cross-bar through the straight-sided graph joins to the following letter.
double compartment upper case 'A'.
looped 'd' is used throughout. This letter is consistently formed with squarish or triangular lower lobe.
where 'd' in final position has a tag it presents as here with short downturn from the continuation of the completed loop.
angular upper case 'D' at the beginning of a line.
double compartment 'g' is used almost all the time. However, as will be seen in versions 2 and 3, the scribe does have other 'g's in his repertoire.
tailed 'g' with cross bar at the head and counter-clockwise turn at the end of the tail. Definitely in the hand of the scribe.
the horizontal cross-stroke joins the two vertical sides of the graph. The tail is long and curves beneath the body of the graph with counter-clockwise turn to finish. However, this may well be a corrected passage in the hand of a different scribe.
upper case letter at the beginning of a line.
most of the scribe's 'h's are formed as in this example. The nib is turned at the end of the tail-stroke to produce a flick to the right, often like a horizontal foot.
the smooth curve of limb to tail seems much more natural here. Examples of this 'h' appear in clumps as if the scribe has forgotten his intention to provide a turn at the end of the stroke.
'h' following 't' is often crossed. The cross stroke is through 'h' only.
although the ink is rather degraded in this example, it is possible to see the shape of 'H' with angled foot at the bottom of the stem and the tail-stroke with flick to the right.
modern 'r' is used in all positions except after 'o'. The graph is consistently formed with almost no variation.
'z'-shaped 'r' is always used after 'o' but on the five folios examined, not after any other graph.
when 'r' is used in final position the scribe does not add a flourish.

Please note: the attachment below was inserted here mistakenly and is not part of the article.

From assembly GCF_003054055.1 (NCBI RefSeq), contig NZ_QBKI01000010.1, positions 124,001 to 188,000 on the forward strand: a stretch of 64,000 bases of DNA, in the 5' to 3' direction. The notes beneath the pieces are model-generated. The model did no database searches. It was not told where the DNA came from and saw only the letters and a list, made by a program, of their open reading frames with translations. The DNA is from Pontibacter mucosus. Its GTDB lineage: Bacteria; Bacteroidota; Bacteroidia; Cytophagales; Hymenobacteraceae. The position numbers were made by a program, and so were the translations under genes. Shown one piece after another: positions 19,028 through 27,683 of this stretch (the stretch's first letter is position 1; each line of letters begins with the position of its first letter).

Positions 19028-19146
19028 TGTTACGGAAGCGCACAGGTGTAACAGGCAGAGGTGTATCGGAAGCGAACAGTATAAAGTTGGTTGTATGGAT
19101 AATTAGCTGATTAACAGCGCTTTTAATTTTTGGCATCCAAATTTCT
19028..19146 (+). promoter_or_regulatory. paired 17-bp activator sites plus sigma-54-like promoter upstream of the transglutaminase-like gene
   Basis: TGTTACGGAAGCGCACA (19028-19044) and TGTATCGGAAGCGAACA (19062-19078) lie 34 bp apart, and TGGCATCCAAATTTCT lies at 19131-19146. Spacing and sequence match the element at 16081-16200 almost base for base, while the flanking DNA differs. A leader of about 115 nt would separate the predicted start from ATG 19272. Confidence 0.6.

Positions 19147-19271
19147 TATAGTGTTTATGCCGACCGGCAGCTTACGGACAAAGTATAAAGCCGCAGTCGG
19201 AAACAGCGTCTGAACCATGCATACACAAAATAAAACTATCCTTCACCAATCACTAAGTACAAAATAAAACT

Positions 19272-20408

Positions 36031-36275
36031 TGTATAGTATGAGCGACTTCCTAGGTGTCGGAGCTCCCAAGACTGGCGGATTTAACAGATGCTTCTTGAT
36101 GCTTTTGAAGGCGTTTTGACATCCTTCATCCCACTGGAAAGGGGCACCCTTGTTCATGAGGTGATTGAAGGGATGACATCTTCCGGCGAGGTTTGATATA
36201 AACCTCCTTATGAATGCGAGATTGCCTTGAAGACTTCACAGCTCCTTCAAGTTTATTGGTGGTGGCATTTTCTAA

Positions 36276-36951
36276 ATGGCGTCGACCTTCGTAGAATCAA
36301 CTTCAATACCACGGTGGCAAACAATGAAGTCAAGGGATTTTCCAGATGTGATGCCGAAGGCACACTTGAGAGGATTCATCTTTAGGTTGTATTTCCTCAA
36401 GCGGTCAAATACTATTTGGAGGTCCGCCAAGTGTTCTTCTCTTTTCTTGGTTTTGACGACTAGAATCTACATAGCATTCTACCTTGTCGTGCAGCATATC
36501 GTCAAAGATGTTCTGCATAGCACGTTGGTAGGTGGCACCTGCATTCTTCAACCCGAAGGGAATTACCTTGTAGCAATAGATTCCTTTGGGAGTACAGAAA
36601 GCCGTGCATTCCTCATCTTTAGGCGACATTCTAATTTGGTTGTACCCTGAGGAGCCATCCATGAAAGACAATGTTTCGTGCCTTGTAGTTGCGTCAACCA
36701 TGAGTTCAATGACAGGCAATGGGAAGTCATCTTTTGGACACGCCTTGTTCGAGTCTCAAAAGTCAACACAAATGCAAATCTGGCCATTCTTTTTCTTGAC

sigma 's' is used in initial and final positions. In this version the graph is angular with gently curved tail lifting from the top of the graph.
this version of 's' does not have the angularity of the previous example. The sampled folios are from different places in the manuscript and on some folios the hand has a more rounded appearance. There may have been a time-lag between the copying of different parts.
long 's' is used occasionally in initial position and always in medial position. There is sometimes a tiny spur visible at the head of the graph.
upper case 'S' at the beginning of a line.
as may be seen from these images, the scribe's 'w' is an impressive graph and consistently formed .
the upper loop stands well above the height of the surrounding letters.
the element to the left is usually a separate entity with space between left and middle branches of the graph.
upper case letter at the beginning of a line. The leftward inclination of the graph is exaggerated here, perhaps because of the margin to the left.
'y' is always dotted. The fork of the letter is at or just below the lower level of surrounding letters.
the tail sometimes loops back almost to the body of the graph.
upper case letter at the beginning of a line with longer lead-in stroke.
thorn is not used in the verse of the folios examined. It is used quite often in the prose section. The stem of thorn is long and tapering.
the lobe is set at the top of the stem.
there is often a long approach stroke to the stem.
|Upper Case Letters|
upper case 'P' has a dot towards the lower part of the lobe.
'ur' abbreviation looks like '2'.
macron on an 'n' at the end of a line.
as with 'that' shortened with thorn and superscript 't', on most occasions 'with' is also shortened as here. All abbreviations apart from the macron appear in the prose rather than the verse.
|Image of Chaucer|
Usage: Image of Chaucer in the left margin of f93v.
Usage: Above the images and preceded by a flourished paraph is 'Chaucers ymage'.
Usage: The top half of the portrait.
Usage: The bottom half of the portrait.